The annual RSA Conference in San Francisco begins in earnest Monday morning with pre-session seminars about the state of IT security and skill shortages.
But this year’s conference is surrounded by controversy in addition to the dire warnings on network threats given by the usual high-profile speakers.
After news reports burst out last December that the U.S. National Security Agency (NSA) allegedly paid RSA $10 million for putting a backdoor into its encryption process, several invited speakers turned their back on the conference. Attendees will be waiting to hear if and how RSA address the claim when executive chair Arthur Coviello gives the opening keynote on Tuesday.
Our colleague Candice So of ITBusiness.ca will be at the conference for some sessions and has written an advancer on what to expect this week.
Meanwhile a number of hardware and software vendors are using the conference as a backdrop to make product announcements. Among the first are Fortinet, which is updating its appliance operating system and hardware, and Hewlett-Packard, which is announcing partnerships to bring more threat information into its management software.
Due to the number of reported breaches several Web service providers such as Google and Yahoo are increasing their use of SSL encryption, Dave Finger, Fortinet’s product marketing director said in an interview. That creates a challenge for IT security staff who want to see into that traffic. Usually they let it pass –either because they want to respect user privacy or are concerned about the performance hit inspecting the traffic may take.
As a result, Fortinet has upgraded its FortiOS operating system version 5.0.6, which runs its next-generation firewalls and other appliances, to include faster performing SSL inspection. This will give enterprises more visibility into network traffic, Finger said.
The software now also gives more out of the box reports from the FortiAnalyzer appliances, and tighter integration with the FortiAuthenticator strong authentication and FortiSandbox threat isolation devices.
Fortinet is also releasing a new version of the FortiAuthenticator, the 1000D, which provides organizations a choice of hardware, software, email and SMS tokens for network authorization for up to 10,000 users. It fits in the middle of the FortiAuthenticator line.
Last year Fortinet announced the FortiSandbox 3000D appliance for filtering and quarantining traffic. This week the appliance’s operating system is being upgraded to version 1.2, which includes enhanced instrumentation to better deal with virtual machine evasion techniques, an updated assessment engine to increase detection rates and a new call-back detection to identifiy outbound communications in both the sandbox and on the wire.
Coming shortly is a new FortiSandbox 1000D, which can handle eight virtual machines concurrently (compared to the 28 VMs of the large 3000D). It will cost about US$40,000. The sandbox can be deployed standalone or linked to the FortiGate firewall and FortiMail appliances.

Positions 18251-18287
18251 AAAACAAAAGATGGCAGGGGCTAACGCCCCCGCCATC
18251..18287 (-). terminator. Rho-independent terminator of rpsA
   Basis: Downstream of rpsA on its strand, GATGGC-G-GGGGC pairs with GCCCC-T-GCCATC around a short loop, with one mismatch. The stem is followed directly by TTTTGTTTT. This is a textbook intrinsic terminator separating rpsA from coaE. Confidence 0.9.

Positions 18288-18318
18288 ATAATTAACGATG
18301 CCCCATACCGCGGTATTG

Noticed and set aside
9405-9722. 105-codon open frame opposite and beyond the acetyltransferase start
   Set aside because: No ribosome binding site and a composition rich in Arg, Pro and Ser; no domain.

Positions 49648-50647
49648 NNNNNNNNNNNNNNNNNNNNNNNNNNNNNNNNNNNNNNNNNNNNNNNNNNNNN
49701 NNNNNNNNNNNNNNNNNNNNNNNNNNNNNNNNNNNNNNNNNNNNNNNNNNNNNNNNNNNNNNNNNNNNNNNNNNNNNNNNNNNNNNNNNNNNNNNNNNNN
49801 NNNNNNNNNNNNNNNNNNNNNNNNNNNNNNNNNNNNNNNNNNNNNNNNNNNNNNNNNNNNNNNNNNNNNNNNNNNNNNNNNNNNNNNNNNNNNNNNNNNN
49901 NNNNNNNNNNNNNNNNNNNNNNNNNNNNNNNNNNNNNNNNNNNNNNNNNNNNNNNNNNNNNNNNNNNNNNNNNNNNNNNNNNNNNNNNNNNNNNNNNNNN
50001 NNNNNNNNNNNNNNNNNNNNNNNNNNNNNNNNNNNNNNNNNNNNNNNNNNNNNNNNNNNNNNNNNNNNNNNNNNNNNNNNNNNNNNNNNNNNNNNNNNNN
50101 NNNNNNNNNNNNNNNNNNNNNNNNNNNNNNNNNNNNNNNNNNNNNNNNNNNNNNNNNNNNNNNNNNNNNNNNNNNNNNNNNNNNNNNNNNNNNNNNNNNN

Also coming shortly is the FortiAnalyzer 3500E, with 24 TB of storage for analysis that can be expanded to 48 TB.
Hewlett-Packard announced a partner network for its Threat Central security intelligence platform that will allow a number of third-party security devices to connect their data feeds for analysis.
Those already signed up include BlueCoat, Arbor Software, InQuest, ThreatGRID, Wapack Labs and Trend Micro.
At the same time it released an API for its Tipping Point Security Management System (SMS) server, which also allows third parties to connect to the SMS server and into Threat Central.
BlueCoat, Damballa, Lastline and Trend Micro are part of that program.
The idea is to make Tipping Point’s intrusion protection and next generation firewall products more valuable to these partners’ joint customer base, Rob Greer, Tipping Point’s vice-president and general manager.
“Customers have a SIEM (security information and event management solution) in place or a number of management platforms for various point technologies,” he said, “and what we’re doing is allowing them to get the benefit of multiple vendor security intelligence.”
For example, SMS server will be able to have access to data from Trend Micro’s Advanced Threat Cloud and BlueCoat’s malware analysis engine.
HP also announced enhancements to its ArcSight line of SIEM products. ArcSight Logger 5.5 has improved search capabilities, while ArcSight Enterprise View 2.5 automates risk scoring.
The bot threat
Some of the most serious threats networks face today are "bots," remotely controlled robotic programs that strike in many different ways and deliver destructive payloads, self propagating to infect more and more systems and eventually forming a "botnet."